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Thread: Wide-angle Fujinons

  1. #11
    Photographer
    Join Date
    Feb 2001
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    Pine Junction, CO
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    653

    Re: Fujinon

    You can also find some info on Fuji lenses here: http://www.thalmann.com Follow the link in the "Contact" section.
    Keith Pitman

  2. #12
    Dave Karp
    Join Date
    Dec 2001
    Location
    Los Angeles, CA
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    2,806

    Re: Fujinon

    I have a 125mm Fujinon NW. It covers 4x5 with movements, but you have to be careful. I love the lens and focal length. I also have a 120mm f/8 Fujinon SW that is huge, with lots of coverage. That one does not spend too much time in my backpack if I am going on a long hike. The smaller, lighter 125mm is with me quite often. The newer 125mm CM-W has a bit more coverage, but it is larger, requiring 67mm filters.

  3. #13
    Dave Karp
    Join Date
    Dec 2001
    Location
    Los Angeles, CA
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    2,806

    Re: Fujinon

    I should have said what I meant by "be careful." There is room for decent movement, but you have to watch the corners.

  4. #14

    Join Date
    Sep 1998
    Location
    Oregon and Austria
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    1,872

    Re: Fujinon

    Quote Originally Posted by Dan Fromm View Post
    Doremus, have you read the compilation of Fuji documentation that links in posts #2 and #3 above point to?

    I ask because it says that 1st generation f/5.6 Fujinons, "W" in the literature and engraved "W", are indeed 6/4 plasmats that cover as much as 80 degrees depending on focal length. These are the ones with serial numbers etc. on the trim rings. Claimed coverage for the 125/5.6 is 210 mm.

    The second generation, "NW" in the literature but engraved "W", are 6/6. I don't know that type's name, but it isn't plasmat. These are the ones with serial numbers on the rear cell and lens identification on the outside of the front cell. Claimed coverage for the 125/5.6 is 198 mm.

    The third generation, CM W in the literature and so engraved, are 6/5. These also have serial numbers on the rear cell and ID on the outside of the front cell. The 125/5.6 CM-W's claimed coverage is 204 mm.

    I don't see why a 125/5.6 Fujinon won't cover 4x5 with movements. I also don't see how Fuji found so much more coverage than their competitors.
    Hi Dan,

    Yes, I'm familiar with the Fujinon documentation (I have the web pages on my hard drive). And yes, I was way over-generalizing for the OP about lens designs. I don't know what the exact designation for the 6/6 and 6/5 Fujinons is, but since the angle of coverage is similar to the plasmats, and since Fuji considers them in the same "family" (or updated, "improved" versions of the plasmats), I've always just lumped them together for convenience's sake. I'm less interested in the design and more in the "families" delineated by angle of coverage, max. aperture and overall size and weight. I was trying to communicate that idea to the OP as simply as possible.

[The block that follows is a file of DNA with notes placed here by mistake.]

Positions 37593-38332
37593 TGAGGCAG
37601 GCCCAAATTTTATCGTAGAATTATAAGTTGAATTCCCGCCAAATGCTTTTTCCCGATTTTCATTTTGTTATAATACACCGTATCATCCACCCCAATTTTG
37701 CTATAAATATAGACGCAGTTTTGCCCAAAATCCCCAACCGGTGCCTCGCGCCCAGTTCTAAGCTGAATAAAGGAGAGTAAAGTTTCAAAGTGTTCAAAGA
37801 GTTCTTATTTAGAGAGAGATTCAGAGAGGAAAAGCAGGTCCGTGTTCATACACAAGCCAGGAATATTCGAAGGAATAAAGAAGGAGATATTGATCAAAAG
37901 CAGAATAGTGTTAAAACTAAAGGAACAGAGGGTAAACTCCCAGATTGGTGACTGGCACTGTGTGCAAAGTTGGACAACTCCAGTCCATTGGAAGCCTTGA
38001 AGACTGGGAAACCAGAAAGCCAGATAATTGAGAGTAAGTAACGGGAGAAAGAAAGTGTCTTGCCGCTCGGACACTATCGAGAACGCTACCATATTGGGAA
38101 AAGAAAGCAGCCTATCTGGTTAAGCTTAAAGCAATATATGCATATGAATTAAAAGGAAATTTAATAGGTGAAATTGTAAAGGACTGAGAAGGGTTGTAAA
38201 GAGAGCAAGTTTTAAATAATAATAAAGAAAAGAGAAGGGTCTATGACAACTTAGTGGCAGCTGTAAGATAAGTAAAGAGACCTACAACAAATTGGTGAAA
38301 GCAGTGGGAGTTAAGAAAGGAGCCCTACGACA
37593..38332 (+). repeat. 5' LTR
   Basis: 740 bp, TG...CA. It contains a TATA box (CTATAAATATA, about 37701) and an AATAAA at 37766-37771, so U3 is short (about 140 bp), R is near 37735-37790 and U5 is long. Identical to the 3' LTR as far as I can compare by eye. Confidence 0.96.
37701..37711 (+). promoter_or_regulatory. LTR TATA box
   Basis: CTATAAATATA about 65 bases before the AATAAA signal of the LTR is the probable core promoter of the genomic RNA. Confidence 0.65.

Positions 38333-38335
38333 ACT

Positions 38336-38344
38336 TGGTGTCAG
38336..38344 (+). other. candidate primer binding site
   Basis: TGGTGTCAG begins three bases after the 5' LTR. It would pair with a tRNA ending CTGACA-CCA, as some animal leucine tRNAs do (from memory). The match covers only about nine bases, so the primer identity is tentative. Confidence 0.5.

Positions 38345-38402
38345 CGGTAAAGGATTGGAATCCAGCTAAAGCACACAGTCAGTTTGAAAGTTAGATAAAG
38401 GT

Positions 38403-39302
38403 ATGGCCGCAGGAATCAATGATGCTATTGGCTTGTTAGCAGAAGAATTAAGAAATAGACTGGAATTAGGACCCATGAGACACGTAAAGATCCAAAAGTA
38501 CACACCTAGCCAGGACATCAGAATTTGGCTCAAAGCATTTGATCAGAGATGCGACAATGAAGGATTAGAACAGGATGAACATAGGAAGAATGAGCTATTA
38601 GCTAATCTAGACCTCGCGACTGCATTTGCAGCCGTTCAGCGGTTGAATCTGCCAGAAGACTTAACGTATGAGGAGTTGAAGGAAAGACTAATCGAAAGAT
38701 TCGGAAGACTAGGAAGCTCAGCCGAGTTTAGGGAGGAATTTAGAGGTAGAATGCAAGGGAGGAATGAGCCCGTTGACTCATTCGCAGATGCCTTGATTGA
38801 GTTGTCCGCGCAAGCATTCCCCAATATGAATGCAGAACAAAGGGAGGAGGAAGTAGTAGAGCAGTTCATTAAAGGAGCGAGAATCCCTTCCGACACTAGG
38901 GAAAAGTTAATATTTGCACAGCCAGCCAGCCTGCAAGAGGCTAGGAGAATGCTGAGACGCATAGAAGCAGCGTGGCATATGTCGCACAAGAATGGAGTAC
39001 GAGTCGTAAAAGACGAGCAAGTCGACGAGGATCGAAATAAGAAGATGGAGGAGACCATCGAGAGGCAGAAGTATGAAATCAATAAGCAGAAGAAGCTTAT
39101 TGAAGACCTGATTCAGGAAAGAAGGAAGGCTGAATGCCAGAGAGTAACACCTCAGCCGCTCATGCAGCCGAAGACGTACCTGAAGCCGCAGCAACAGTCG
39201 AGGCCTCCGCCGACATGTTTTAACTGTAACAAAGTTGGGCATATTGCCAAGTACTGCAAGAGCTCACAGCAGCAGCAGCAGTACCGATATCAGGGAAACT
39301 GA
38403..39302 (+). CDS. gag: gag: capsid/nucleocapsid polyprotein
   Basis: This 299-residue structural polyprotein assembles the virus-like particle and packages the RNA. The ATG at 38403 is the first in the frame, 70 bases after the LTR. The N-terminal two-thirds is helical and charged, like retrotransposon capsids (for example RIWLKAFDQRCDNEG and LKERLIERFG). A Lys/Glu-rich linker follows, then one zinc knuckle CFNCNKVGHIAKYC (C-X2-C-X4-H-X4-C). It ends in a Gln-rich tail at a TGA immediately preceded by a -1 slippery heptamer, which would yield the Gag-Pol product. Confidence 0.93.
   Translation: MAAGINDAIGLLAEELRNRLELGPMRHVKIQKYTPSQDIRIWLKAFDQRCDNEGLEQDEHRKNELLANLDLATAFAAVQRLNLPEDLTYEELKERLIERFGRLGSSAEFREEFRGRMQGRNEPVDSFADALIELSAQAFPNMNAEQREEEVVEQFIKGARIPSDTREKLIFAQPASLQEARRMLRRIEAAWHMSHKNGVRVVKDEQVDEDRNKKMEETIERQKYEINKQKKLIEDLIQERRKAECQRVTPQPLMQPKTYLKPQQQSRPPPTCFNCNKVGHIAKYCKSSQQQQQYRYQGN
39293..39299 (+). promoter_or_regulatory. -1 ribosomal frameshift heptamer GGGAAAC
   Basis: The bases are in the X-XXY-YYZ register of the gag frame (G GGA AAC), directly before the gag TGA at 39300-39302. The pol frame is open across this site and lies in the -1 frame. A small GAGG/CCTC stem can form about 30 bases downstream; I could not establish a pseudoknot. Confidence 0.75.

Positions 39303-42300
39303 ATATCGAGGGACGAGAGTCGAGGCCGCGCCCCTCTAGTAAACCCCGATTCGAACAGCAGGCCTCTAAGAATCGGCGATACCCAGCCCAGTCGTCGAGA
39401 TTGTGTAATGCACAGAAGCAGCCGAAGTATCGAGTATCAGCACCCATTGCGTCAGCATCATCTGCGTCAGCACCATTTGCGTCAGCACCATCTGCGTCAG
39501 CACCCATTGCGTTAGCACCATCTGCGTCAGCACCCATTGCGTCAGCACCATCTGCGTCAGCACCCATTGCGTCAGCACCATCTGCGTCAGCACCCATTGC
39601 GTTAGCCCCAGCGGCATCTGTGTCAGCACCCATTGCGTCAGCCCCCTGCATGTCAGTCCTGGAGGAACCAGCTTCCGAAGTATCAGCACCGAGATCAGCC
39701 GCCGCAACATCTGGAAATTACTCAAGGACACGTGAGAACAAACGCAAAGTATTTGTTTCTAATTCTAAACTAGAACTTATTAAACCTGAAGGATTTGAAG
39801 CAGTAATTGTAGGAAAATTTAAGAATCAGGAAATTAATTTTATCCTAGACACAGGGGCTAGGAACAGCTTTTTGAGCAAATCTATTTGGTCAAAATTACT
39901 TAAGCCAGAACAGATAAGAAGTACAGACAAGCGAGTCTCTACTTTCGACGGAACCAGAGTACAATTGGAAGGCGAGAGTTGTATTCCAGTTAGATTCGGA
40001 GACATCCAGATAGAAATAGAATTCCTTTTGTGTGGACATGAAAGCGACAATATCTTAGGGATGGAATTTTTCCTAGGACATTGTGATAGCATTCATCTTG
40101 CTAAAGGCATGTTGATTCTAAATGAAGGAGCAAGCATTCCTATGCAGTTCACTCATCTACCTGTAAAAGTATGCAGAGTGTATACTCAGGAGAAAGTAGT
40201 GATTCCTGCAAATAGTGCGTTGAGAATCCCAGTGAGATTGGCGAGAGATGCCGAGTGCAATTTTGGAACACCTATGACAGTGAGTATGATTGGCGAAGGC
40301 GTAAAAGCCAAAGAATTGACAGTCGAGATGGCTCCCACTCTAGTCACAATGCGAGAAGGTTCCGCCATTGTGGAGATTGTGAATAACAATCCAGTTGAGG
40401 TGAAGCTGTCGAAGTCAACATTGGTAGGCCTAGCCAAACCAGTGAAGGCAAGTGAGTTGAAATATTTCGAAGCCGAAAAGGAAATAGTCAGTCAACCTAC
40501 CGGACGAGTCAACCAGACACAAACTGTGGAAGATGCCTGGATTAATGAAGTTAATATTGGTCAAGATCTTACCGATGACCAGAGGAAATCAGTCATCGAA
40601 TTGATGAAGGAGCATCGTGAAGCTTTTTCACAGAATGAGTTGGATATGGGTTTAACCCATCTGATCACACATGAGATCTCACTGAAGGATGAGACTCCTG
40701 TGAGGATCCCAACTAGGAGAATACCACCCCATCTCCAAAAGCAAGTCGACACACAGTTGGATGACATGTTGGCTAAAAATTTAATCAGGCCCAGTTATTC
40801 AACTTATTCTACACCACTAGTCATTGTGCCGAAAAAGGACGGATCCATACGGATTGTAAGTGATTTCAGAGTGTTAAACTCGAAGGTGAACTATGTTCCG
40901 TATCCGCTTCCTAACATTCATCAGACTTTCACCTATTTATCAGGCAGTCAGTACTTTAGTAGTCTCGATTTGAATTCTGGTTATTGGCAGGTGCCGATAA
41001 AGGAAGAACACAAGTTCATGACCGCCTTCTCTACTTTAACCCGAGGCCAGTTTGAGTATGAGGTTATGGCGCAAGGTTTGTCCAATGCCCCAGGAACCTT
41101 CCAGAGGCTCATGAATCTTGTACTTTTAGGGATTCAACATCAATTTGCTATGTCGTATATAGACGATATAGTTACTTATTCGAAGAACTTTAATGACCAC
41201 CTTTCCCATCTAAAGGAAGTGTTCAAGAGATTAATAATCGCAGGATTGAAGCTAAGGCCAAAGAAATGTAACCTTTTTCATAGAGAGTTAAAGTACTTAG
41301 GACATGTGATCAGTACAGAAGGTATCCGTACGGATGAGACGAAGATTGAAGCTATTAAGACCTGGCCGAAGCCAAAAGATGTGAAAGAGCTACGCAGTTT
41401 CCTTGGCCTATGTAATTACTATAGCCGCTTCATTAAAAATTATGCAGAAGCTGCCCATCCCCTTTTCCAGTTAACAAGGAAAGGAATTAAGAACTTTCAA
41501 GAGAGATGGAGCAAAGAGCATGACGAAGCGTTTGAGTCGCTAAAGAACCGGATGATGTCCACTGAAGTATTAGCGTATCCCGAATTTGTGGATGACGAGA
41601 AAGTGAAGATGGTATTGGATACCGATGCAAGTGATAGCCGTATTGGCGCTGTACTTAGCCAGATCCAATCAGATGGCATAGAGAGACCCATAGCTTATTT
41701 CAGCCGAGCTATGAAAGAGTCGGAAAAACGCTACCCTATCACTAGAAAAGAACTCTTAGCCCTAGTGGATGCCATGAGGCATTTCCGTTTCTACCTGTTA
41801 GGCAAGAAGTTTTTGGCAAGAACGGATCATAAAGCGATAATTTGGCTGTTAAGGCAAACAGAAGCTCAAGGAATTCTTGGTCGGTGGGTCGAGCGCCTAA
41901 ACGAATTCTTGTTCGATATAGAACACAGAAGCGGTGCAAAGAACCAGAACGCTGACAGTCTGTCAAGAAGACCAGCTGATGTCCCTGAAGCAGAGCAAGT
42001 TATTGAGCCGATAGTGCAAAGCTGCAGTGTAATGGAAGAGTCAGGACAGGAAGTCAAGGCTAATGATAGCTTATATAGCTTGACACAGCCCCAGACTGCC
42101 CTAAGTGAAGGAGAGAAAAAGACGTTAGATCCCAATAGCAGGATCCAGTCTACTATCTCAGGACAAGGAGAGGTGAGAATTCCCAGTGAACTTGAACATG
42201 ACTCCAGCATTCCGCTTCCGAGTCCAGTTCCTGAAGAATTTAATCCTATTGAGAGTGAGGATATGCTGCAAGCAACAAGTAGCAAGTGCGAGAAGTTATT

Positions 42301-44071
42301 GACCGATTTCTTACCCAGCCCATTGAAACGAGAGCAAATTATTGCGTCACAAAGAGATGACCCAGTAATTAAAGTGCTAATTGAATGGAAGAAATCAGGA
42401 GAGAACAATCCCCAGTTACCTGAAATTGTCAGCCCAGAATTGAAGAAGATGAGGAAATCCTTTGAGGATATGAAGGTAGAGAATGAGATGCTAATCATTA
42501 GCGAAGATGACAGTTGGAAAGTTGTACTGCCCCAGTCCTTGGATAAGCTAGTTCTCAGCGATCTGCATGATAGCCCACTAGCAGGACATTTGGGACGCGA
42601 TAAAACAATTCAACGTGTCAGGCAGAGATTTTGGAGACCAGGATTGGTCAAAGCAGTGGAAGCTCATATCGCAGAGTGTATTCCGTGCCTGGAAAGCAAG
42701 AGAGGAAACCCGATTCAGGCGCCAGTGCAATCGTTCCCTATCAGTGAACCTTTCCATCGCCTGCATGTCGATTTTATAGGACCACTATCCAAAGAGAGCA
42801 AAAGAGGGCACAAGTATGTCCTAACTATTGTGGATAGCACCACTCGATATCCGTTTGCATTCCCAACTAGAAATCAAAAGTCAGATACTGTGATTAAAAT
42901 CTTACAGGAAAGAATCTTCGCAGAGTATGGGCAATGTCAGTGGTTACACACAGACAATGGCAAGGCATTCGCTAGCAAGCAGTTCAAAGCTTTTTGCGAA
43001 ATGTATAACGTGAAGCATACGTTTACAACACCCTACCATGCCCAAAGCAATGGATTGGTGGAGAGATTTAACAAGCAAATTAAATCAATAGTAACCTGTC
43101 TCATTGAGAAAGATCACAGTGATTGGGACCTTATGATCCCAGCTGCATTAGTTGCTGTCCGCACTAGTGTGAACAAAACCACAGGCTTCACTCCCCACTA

As for coverage: sure, the 125mm Fujis will cover 4x5, and even allow some movements, especially back movements that don't move the film out of the image circle. However, I find image circles around or less than ~200mm not very practical when you need any rise and shift at all. I run out of coverage easily with my plasmat 135mm lenses when working in the city, heck, I vignette my 90mm SA f/8 all too often, so I was trying to make the OP aware of the issue of coverage.

    What I didn't know was that the Fuji 105mm CM-W had enough coverage to make it usable on 4x5. I'll stick with my 100mm WF Ektar, though.

    Best,

    Doremus

  5. #15

    Join Date
    Sep 2012
    Posts
    119

    Re: Fujinon

    I have a fujinon 210 w that covers 8x10 and a 125 cm-w both are really good. The necessity of a huge amount movements is somewhat overrated... depends on what are you are doing... When i started (it took around 10 years to start) in large format i thought that one could only take full profit of the format and itīs methodology when huge image circles were available, i invested in a a 150 sironar w and a grandagon 90mm, some followed... i also thought that newer and best branded lenses were a must... internet started to say this and that lens is a blast and the rest were less good... and you always want the best...

    looking at my negatives and positives... the lenses are just different... color wise, contrast wise... you either like it or not... but just a 10% change in your developing time can alter your judgement... and you will say: this lens is really good or: it lacks contrast...

    resolution wise... i have a ton of lenses and out of stupid curiosity i photographed through all of them in digital... and i just think they are all good, specially the ones post 1980... differences are to be negleted... older lenses are worst in the corners.

  6. #16

    Join Date
    May 2014
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    Cote d'Azur France
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    80

    Re: Wide-angle Fujinons

    Thanks all and Doremus for your explanations. I have now read Thalmans link and the sub club link. Plenty to digest.
    Thanks again to all who commented
    Peter

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